The rainy season is in full swing here in the Midwest. Rain is constantly in the air and in the forecast, and a particularly strong thunderstorm last night led to some “tornadic activity” that blew part of the roof off St. Louis’s Lambert Airport and even closed down part of I-70 for a bad part of the evening, probably due to downed power lines – at least that’s what I got searching for chatter about “I-70″ on Twitter.
[Although for those of you finding this page by searching things like "is i-70 over mississippi river flooding" the highway is most definitely completely open at this time! The I-70 bridge is so much higher than the river that it didn't close during the record '93 flood and we've still been several feet below that this year. If you're at all concerned about closed roads in Missouri, please check MODOT's map.]
I’ve been watching the river levels after every rainfall, and the Mississippi is rising. The gage in Winfield, MO, near my parent’s home, is already predicted to crest only four or five feet shy of where it crested in July 2008, so I thought it’d be a good time to take a snapshot of the conditions along the river.
The following picture gives a list of where 2011 ranks among the years for records of historical crests at various points along the Iowa/Missouri/Illinois border, as listed by the National Weather Service at the link above. This is a highly unscientific chart, as some of the gages seem to have records that go much farther back than others, and in 2011 some of them have already crested from the latest storms, some are about to crest, and for some farther down have we don’t yet know where they will crest. But this is still a good, rough idea:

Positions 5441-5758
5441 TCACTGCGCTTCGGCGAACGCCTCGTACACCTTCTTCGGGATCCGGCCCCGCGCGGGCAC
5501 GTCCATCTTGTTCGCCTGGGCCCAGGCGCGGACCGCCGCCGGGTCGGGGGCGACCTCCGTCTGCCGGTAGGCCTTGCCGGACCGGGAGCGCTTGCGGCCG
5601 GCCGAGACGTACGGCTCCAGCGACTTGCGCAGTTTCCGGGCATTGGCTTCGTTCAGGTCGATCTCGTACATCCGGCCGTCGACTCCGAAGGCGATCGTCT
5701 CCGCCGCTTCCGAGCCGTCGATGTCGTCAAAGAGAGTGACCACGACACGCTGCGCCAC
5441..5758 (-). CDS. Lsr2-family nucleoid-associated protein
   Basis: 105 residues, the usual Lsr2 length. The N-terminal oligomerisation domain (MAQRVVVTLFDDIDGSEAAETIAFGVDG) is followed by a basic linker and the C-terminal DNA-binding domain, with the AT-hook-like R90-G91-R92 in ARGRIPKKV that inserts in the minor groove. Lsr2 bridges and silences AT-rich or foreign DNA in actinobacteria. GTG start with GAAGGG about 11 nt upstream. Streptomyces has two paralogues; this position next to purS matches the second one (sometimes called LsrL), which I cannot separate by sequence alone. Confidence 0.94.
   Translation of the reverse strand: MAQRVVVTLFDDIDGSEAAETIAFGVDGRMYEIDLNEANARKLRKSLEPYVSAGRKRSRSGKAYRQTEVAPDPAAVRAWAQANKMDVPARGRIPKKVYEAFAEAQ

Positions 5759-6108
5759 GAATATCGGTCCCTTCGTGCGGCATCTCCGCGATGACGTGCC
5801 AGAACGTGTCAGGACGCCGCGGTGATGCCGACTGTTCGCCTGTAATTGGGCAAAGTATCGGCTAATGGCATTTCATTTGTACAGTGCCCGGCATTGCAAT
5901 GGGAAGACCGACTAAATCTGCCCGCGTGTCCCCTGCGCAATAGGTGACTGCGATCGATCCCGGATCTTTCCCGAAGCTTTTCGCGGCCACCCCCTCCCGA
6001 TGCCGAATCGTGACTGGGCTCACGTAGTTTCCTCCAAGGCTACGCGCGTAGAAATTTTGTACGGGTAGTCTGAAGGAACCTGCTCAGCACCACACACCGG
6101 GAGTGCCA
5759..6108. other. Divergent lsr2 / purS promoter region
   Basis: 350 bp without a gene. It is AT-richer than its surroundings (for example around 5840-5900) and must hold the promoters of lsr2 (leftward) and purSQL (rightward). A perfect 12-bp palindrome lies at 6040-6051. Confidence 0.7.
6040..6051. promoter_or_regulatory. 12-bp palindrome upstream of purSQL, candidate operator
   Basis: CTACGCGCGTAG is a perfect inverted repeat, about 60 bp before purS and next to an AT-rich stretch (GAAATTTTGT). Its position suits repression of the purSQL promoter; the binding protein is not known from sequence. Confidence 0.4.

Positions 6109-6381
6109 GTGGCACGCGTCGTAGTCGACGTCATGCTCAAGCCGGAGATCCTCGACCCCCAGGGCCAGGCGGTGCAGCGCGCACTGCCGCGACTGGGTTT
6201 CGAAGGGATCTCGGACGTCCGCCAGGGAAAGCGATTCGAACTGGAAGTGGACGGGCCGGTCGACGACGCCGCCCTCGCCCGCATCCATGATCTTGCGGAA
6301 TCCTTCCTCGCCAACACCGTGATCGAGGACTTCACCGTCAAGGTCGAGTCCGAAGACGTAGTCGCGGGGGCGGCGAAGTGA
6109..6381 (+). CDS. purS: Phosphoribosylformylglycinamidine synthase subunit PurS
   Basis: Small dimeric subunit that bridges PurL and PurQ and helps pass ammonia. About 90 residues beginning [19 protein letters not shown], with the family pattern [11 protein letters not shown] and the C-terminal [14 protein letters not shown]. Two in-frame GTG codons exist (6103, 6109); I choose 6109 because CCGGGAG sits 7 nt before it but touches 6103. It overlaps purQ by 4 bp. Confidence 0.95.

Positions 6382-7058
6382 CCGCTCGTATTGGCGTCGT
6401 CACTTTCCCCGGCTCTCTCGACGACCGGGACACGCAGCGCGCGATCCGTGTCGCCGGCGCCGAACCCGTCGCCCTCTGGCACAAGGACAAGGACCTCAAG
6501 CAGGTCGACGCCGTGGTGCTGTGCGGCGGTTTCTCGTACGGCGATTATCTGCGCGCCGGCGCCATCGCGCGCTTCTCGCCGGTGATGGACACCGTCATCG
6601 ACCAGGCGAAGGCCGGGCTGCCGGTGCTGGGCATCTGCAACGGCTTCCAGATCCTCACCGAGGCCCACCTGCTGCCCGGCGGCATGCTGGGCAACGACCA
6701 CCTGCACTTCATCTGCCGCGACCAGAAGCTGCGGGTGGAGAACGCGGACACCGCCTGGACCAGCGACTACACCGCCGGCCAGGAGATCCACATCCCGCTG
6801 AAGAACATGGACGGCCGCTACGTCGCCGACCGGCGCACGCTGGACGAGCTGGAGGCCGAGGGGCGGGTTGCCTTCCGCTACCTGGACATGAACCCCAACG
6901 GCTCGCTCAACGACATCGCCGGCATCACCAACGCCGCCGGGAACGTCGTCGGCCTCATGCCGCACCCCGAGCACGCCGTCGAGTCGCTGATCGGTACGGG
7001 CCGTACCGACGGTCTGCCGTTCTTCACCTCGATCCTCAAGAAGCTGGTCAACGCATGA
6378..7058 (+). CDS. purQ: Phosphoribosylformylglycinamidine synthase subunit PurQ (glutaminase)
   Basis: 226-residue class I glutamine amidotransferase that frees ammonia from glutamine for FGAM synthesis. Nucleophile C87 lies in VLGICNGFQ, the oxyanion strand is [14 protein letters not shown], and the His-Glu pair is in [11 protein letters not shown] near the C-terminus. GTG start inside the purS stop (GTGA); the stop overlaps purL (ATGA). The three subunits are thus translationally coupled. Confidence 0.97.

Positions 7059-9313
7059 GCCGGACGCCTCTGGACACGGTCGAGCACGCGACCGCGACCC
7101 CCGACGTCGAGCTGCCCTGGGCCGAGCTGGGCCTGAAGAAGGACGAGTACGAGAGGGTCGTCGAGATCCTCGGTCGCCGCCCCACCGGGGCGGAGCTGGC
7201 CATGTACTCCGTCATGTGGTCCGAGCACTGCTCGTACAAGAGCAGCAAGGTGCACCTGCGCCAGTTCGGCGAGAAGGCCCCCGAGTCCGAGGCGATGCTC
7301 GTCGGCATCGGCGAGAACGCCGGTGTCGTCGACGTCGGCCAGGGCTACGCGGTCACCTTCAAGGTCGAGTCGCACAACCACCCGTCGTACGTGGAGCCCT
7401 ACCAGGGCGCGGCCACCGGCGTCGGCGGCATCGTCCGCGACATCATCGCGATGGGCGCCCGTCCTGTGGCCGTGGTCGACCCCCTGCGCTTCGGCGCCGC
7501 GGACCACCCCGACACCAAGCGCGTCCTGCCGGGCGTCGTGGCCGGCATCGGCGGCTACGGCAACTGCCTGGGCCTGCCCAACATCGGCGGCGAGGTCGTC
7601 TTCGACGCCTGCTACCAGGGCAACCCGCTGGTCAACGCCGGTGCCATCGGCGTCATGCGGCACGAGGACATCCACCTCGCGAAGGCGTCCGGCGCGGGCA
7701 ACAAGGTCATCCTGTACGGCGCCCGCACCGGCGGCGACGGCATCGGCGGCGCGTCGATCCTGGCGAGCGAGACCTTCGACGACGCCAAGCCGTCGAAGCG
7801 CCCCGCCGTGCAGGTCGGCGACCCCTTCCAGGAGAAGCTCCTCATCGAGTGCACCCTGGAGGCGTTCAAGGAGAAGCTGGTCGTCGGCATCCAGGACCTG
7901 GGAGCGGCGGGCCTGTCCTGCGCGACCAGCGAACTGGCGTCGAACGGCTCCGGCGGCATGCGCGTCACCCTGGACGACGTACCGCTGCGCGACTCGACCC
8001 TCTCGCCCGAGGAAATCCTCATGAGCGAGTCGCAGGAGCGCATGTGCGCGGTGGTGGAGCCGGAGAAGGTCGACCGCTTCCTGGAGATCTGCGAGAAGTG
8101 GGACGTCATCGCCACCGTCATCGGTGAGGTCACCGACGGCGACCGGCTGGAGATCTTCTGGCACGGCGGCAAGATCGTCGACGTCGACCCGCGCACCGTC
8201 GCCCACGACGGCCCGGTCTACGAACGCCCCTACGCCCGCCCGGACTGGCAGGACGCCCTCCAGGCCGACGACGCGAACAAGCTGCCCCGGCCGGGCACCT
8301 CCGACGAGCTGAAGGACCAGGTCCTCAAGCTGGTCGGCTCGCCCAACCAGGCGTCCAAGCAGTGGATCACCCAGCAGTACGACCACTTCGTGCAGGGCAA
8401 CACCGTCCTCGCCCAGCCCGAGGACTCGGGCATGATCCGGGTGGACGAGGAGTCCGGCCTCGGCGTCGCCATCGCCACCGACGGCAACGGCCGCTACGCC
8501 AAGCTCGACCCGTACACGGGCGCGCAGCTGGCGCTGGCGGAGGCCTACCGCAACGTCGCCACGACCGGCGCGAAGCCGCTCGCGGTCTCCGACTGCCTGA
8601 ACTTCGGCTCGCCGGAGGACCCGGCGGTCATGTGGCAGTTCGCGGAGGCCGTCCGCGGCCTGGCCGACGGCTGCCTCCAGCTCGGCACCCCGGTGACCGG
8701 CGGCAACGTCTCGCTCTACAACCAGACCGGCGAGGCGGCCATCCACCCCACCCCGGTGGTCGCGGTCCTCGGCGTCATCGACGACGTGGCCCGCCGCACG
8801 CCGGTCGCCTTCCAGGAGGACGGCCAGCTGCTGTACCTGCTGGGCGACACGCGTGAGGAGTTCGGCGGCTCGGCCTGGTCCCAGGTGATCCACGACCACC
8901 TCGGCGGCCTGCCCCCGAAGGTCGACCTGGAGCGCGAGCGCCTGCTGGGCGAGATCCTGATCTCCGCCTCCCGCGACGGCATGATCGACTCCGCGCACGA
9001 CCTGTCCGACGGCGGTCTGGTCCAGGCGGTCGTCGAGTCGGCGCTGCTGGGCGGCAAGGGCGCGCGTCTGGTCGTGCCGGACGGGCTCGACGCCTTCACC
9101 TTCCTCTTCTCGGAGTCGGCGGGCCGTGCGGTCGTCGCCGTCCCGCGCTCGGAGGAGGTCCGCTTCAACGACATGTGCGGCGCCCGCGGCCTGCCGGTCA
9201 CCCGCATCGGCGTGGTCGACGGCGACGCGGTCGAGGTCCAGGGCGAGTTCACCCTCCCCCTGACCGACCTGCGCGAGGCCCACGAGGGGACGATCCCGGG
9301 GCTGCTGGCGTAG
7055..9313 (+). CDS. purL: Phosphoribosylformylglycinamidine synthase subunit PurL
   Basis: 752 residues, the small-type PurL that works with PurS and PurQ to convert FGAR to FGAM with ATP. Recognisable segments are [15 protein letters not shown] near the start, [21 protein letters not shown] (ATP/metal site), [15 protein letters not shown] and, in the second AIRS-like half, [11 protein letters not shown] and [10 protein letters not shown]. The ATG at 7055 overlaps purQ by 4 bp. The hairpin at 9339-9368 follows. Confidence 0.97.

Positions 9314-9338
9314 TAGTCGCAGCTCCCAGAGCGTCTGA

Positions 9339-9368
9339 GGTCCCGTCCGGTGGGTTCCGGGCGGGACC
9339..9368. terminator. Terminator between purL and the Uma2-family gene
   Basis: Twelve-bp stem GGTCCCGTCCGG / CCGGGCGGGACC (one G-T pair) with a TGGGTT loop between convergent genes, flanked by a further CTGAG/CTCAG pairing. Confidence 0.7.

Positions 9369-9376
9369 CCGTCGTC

This map covers Iowa and Missouri. The worst the Mississippi River has done so far is rank 4th – only beat by 1965, 1993, and 2001 in upper Iowa. But this year has not (yet?) beat 2008 farther down in Iowa and into Missouri. Why does Keokuk jump down to 16th? Well when you click “Historical Crests” on the website, some stations have records only going back into the 50′s and 60′s, and some have records going back into the 1800′s. For the main part of Iowa and Missouri, this looks like the type of flood that comes around every 5 years or so – maybe one of the top 10 in the last 50 years. This type of flooding is a little rarer farther upstream, where it’s pushing top 5 in the last 50. Farther downstream, where the river is used to collecting all the rainwater from the northern states, 2011 looks pretty unremarkable thus far. If the river crests in downtown St. Louis where it’s currently predicted, it will be 4 feet shy of the 2008 level, which itself ranks 13th place. The water level down at Cape Girardeau is still rising with no predicted crest as of yet, but it may wind up between 10th and 20th.
But it’s only April. 2008 reached its crest at most stations at the end of June or the beginning of July. The 1993 flood, which still holds most records along the river, didn’t crest until August 1 at the St. Louis Arch. At the same time, if you look at the lists of historical crests, a lot of them seemed to have happened at the end of April – just like this one – or throughout May and June. In other words, it’s all going to depend on how much more rain we get. So maybe this kind of flooding comes along every 5-10 years, and it’s only another percentage of those floods that get enough rain to maintain that level and push even higher. We’ll see what happens in May. I’ll be watching…